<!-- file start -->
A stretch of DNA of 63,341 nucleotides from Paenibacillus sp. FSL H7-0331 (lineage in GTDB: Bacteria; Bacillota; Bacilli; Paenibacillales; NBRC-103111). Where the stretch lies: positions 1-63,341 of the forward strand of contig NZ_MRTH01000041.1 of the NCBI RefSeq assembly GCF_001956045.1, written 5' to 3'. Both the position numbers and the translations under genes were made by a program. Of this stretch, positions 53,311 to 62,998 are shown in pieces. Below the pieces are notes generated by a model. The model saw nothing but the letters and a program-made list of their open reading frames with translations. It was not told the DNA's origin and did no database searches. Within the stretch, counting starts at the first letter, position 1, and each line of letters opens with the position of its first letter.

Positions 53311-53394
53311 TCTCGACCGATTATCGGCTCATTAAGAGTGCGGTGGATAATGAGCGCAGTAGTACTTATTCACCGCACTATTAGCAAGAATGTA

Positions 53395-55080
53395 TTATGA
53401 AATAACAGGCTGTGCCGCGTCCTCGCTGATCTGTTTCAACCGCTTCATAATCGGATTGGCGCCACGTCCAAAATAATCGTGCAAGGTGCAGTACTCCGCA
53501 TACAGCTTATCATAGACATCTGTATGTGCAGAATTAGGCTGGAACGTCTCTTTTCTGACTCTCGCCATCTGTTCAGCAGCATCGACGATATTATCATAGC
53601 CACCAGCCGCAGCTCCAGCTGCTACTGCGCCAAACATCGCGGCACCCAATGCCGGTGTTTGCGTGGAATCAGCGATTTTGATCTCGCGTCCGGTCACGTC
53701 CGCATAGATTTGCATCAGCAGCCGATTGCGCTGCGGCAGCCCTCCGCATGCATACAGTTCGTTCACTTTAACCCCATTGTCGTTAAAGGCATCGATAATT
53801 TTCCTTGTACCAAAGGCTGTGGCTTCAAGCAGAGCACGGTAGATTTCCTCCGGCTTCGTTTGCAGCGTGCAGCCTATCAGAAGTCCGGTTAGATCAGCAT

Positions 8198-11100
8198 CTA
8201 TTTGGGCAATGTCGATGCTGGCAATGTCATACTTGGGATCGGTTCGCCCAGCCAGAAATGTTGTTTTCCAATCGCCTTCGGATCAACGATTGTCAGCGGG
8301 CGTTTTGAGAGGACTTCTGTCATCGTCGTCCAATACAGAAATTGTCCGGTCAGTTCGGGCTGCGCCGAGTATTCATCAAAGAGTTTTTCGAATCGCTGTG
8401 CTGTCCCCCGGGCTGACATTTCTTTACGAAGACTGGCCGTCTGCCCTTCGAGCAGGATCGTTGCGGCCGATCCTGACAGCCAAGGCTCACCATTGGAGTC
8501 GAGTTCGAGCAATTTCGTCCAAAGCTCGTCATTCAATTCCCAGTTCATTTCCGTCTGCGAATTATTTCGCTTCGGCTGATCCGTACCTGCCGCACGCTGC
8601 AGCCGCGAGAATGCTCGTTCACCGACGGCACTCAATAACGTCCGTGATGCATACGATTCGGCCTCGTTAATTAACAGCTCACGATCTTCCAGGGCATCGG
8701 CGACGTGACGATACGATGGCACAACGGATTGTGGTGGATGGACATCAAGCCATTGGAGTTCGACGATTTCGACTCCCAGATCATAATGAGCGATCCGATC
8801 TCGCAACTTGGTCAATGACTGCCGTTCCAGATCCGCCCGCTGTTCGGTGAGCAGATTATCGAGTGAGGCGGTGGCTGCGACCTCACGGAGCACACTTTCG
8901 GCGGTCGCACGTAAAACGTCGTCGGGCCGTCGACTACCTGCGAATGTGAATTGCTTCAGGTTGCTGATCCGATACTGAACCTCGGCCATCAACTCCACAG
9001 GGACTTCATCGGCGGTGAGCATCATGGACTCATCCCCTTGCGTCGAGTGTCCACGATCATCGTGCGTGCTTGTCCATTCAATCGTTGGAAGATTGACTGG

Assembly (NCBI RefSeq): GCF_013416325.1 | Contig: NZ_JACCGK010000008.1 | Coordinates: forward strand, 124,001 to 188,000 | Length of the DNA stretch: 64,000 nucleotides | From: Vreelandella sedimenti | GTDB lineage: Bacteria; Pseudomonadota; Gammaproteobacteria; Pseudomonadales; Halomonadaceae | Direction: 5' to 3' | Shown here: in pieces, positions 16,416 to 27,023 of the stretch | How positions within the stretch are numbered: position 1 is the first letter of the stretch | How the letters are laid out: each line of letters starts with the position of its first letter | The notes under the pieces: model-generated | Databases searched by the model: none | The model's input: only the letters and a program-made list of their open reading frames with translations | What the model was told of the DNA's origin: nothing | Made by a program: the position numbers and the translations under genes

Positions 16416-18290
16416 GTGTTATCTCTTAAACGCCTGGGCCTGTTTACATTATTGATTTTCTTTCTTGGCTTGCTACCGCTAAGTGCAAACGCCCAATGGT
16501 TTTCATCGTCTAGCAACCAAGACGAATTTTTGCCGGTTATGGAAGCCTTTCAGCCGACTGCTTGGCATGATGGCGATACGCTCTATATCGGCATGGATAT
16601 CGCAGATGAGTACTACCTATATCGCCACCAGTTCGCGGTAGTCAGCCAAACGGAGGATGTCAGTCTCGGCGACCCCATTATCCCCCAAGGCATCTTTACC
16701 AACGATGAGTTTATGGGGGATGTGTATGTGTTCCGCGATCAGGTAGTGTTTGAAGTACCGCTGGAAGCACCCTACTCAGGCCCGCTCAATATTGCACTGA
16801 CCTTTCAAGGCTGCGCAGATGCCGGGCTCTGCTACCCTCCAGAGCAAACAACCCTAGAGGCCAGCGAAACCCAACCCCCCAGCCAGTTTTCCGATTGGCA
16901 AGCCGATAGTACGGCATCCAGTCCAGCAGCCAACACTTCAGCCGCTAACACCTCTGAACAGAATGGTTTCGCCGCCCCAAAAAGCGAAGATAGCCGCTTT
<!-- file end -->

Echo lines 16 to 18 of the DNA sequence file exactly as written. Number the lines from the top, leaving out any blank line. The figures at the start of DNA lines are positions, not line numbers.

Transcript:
8501 GAGTTCGAGCAATTTCGTCCAAAGCTCGTCATTCAATTCCCAGTTCATTTCCGTCTGCGAATTATTTCGCTTCGGCTGATCCGTACCTGCCGCACGCTGC
8601 AGCCGCGAGAATGCTCGTTCACCGACGGCACTCAATAACGTCCGTGATGCATACGATTCGGCCTCGTTAATTAACAGCTCACGATCTTCCAGGGCATCGG
8701 CGACGTGACGATACGATGGCACAACGGATTGTGGTGGATGGACATCAAGCCATTGGAGTTCGACGATTTCGACTCCCAGATCATAATGAGCGATCCGATC